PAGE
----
I partly scheduled myself a busy weekend these last couple of days so maybe this coming weekend I’ll take break.  (Don’t put any money down in Las Vegas on that chance though.)

I’ve been working on trying to see many of the different Texas college basketball arenas or gymnasiums this season, which started in early November.

And, of course, as long as I’ve been running, I like to race in different cities – Texas or elsewhere.

When I can combine the two, I consider it a bonus.

The lynchpin to the trip was a race that was brought back after road construction cancelled it – the 11-Mile Race from Kilgore to Longview.  It was on Saturday morning.  (I’ll do a race report on a separate blog.)

I was able to get a hotel room at the Fairfield Inn on points for Friday night that ended up being about four miles or ten minutes from the race’s finishing location in Longview.

I had also noticed that Jarvis Christian College in Hawkins, west of Longview, was hosting a basketball doubleheader against LSU-Shreveport.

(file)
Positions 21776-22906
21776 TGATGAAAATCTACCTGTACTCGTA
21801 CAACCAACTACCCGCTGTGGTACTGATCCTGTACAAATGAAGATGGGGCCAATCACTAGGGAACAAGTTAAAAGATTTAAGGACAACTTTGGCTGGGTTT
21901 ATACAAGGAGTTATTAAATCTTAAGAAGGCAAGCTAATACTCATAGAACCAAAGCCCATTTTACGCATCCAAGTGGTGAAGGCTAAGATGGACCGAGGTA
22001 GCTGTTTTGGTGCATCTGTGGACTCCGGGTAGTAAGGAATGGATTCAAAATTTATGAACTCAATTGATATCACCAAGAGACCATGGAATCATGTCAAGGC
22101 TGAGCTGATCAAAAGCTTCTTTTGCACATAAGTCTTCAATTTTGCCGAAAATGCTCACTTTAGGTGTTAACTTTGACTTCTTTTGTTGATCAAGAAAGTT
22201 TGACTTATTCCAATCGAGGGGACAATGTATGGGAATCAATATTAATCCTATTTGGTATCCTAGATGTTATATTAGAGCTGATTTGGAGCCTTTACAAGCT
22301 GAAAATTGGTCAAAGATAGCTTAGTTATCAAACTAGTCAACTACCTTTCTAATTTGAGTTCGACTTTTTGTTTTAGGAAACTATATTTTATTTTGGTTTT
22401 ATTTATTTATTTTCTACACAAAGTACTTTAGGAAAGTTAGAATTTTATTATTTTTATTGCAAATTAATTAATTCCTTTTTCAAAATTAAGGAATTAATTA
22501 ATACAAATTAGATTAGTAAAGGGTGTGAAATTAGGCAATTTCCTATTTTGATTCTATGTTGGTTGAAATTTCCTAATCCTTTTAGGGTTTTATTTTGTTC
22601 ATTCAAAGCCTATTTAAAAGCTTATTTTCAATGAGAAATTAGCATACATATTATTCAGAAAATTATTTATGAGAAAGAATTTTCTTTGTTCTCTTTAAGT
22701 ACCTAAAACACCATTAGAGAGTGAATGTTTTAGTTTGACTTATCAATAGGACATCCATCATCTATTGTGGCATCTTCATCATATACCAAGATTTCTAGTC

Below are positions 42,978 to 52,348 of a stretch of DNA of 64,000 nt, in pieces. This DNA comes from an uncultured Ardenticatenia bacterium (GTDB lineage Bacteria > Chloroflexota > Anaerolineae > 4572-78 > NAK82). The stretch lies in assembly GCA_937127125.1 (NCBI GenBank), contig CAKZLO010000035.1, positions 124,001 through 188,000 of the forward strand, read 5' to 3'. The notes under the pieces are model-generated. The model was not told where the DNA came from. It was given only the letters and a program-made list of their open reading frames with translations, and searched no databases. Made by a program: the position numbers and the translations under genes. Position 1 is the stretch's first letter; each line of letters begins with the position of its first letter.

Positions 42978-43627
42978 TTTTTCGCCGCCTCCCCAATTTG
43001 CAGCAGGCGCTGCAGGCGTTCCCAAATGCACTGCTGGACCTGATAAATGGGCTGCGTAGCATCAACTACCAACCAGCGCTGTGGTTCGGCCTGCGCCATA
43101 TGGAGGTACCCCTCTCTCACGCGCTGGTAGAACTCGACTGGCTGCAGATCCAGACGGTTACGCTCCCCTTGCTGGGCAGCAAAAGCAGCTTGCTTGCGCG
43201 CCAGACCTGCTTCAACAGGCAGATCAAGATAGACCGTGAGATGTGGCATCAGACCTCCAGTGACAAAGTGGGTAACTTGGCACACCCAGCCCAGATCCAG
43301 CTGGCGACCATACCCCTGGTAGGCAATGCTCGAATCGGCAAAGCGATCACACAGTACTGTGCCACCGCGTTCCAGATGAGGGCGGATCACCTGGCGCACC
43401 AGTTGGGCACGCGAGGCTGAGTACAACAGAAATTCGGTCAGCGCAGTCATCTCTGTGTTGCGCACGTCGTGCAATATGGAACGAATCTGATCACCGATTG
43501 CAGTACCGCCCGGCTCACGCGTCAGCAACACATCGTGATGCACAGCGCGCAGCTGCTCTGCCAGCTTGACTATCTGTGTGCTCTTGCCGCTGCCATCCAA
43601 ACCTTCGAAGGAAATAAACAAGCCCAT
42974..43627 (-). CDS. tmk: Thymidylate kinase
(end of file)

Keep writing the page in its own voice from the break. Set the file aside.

Additionally, I realized that I could make it over to Marshall after the race and see a game at East Texas Baptist University.

Then I needed to be able to make it back to race announce the Galveston Marathon for the sixth time in seven years.

A friend of mine texted me over the weekend and said, “Lots of driving.”  (Yes indeed.  831 miles.  And I didn’t put them all on my car.)

I picked up a rental car from George Bush Intercontinental Airport location Friday afternoon and headed north up through Huntsville, Trinity, Crockett, Palestine and Tyler.

I made it to Hawkins (which is due north of Tyler) at about 6 p.m. and stopped to eat at the first local place that I saw, Richie’s Grill.  The game would start at 7:30 p.m.  I, therefore, had plenty of time.

When I travel, I like to eat at local, non-chain restaurants, if I can.  Sometimes I’ll use something like Yelp or Foursquare to look for places, but this choice was sight unseen.

I had an enchilada plate.  I’ve had better and much worse.  The waitress was friendly, the service was prompt and those both worked for me.

Pretty good basketball game as LSU-Shreveport’s men defeated Jarvis Christian.  They were favored, led most of the way and were pushed at times by Jarvis Christian.

It was the 25th college basketball game that I witnessed this year – all in different gymnasiums or arenas.  All but five of them were in facilities that were new to me.

It was about a 40-minute drive east on State Highway 80 over to Longview.  I checked in the hotel around 10:30 p.m., worked on the information that I needed to announce the Galveston Marathon on Sunday and went to bed around midnight.